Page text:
On The Dessert Menu

Brewery and Country of Origin: Wells & Young's Limited of The Brewery, Haverlock Street, Bedford, MK40 4LU, England, United Kingdom

Date Reviewed: 1-29-16

While us Americans use the word "pudding" to denote specifically a cream and egg based, custard-like, gelatinous, sweet dessert, our friends in the Isles of Wonder use the term a bit more loosely. Though usually used in the context of the word "dessert", a pudding can be a savory dish, such as the Yorkshire pudding, made of beef, vegetables, and gravy. Still, a pudding on a British menu, is mainly a dessert, though not always a creamy mousse like substance. The famous Sticky Toffee Pudding is actually a full dessert which can contain a pudding in the American sense, as well as, being a whole dish, a pudding in the British sense. Sticky Toffee Pudding is mostly made up of a moist date-sponge cake covered in a rich toffee/caramel sauce and served with ice cream, or if you wanted to go for the whole "pudding" inception thing, vanilla custard. The origin of the dessert in some form was first conceived when a basic muffin dessert recipe was brought over to the UK from Canada by two air force officers. They were staying at a hotel in England during World War II. The woman who ran the hotel, Patricia Martin published the recipe of using a sweet bread like substance covered in sauce in a compilation recipe book later. The first official conception of Sticky Toffee Pudding was developed by a Lake District hotelier named Francis Coulson, who finalized teh recipe by using the signature toffee sauce and serving the dish with ice cream. The dessert is fairly easy to make, with total prep and cook time rounding out to about an hour. Though the dessert has only been around in its modern form since the 1970s, it has managed to capture the hearts of millions around the world, with many famous chefs creating their own interpretation of the dish. The dessert even has a beer which attempts to imitate the desserts sweet, toffee, almost, roasted caramel malt like tastes and sensations. While we can't enjoy this beer with a fork, we can say that it makes a pretty good dessert on its own.
Date Sampled: 11-26-15 At: 5 East 76th Street, North Bergen, NJ, USA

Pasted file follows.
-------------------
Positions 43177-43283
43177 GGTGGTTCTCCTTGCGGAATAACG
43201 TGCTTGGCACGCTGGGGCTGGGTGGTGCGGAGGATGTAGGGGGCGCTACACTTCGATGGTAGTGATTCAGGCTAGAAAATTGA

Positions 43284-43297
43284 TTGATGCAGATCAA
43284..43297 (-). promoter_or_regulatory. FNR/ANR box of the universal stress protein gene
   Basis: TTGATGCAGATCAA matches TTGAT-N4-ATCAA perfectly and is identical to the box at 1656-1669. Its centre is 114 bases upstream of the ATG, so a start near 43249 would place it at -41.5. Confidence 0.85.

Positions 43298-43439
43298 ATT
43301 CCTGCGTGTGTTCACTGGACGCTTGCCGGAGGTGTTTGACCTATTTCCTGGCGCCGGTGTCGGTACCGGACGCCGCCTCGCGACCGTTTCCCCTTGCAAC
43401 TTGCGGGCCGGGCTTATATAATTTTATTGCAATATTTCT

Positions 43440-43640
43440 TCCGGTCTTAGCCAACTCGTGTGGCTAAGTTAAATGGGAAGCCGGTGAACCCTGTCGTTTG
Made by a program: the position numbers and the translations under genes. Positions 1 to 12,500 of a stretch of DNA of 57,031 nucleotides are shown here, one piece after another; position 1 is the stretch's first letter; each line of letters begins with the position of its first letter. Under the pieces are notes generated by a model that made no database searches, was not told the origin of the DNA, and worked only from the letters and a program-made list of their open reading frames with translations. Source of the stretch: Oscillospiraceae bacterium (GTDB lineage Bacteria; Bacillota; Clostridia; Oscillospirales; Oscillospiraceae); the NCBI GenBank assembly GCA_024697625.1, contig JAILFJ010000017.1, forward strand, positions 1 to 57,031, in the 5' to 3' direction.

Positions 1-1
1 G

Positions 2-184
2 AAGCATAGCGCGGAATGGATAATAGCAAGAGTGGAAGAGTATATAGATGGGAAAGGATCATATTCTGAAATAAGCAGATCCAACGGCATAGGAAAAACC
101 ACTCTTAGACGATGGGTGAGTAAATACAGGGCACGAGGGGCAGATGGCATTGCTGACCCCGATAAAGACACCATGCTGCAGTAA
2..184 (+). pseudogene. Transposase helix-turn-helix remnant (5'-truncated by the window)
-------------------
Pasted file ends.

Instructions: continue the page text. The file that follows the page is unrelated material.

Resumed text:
Beer Style: English Brown Ale
Alcohol by Volume: 5.00%
Serving Type: 330 ml Bottle, 16 oz Can Tumbler Glass
Rating: 3.39


This beer pours smoothly with a very low amount of carbonation action, producing only a thin, eighth inch tall foam head with a tan color, a medium low density, and a low retention rate. This is a clear and filtered beer with no visible sediment, no settling, and a small amount of effervescent effect displayed. This beer has a rich dark red/copper colored shine in light with a medium brightness off of the glow, and there is a moderate amount of lacing on the glass.


As you'd expect, this beer features an overly sweet toffee caramel influenced aroma which features a nutty secondary and a biscuity undertone. This beer's aroma is sweet overall with no real presence of hops and no discernable fruity notes. There is also no detectable alcohol smell or metallic tinge. This is a medium high strength aroma overall which definitely enhances the beer's overall sweet toffee like characteristics.


This is a medium bodied beer with a below average weight, an average viscosity, and a below average amount of carbonation, all combining to make this a casual sipping, yet easy going beverage. This is a smooth beer with very little texture. This beer finishes dry with a slightly cool and crisp refreshing feeling towards the close. There is no alcohol bite or warming with this beer, which is suitable for all seasons, even though it is currently sold as a fall seasonal offering.


Indicated by this beer's aroma, this is a sweet and smooth experience. The aroma of this beer may actually be stronger to the senses than the taste, but taht only serves to increase the palatability of it. This beer's aroma is reflective of strong toffee and caramel notes, a presence of artificial like candy corn flavor, and a caramel cookie towards the finish. This beer starts off immediately strong with a candy sweetness with vanilla, and mellows out towards the end. This is an unbalanced, overly malty beer with no bitter hoppy flavor or fruity notes to speak of. The dry finish does include a slightly burnt bitter malt aftertaste with no alcohol present. This beer is fairly good at replicating the initial taste of sticky toffee pudding without the actual sensation of eating dessert.

Our Take

This seasonal beer is only available during the fall, so it's unlikely you'll be running into any more of it anytime soon. Still, when next autumn rolls around, you should definitely pick up a pack for you and your friends. This may be a nearly overpoweringly sweet beer, but this is a novelty brew that should be experienced, especially if you've ever been able to enjoy sticky toffee pudding in the past. Hop heads will detest this beer's lack of balance, and those looking for more traditional flavors in an English beer will want to keep searching. But as this is a beer which serves to replicate the experience of an otherwise tooth decaying, sugar pumping treat, we'd have to say it accomplishes its goal with ease. In the future, we'd like to make a beer float out of this with vanilla bean ice cream, because of course, the thing that's missing from this beer is more dessert like qualities. Because this is an overly sweet brew, we'd only recommend having this with dessert or, if you're feeling a bit daring, Samoas Girl Scout Cookies.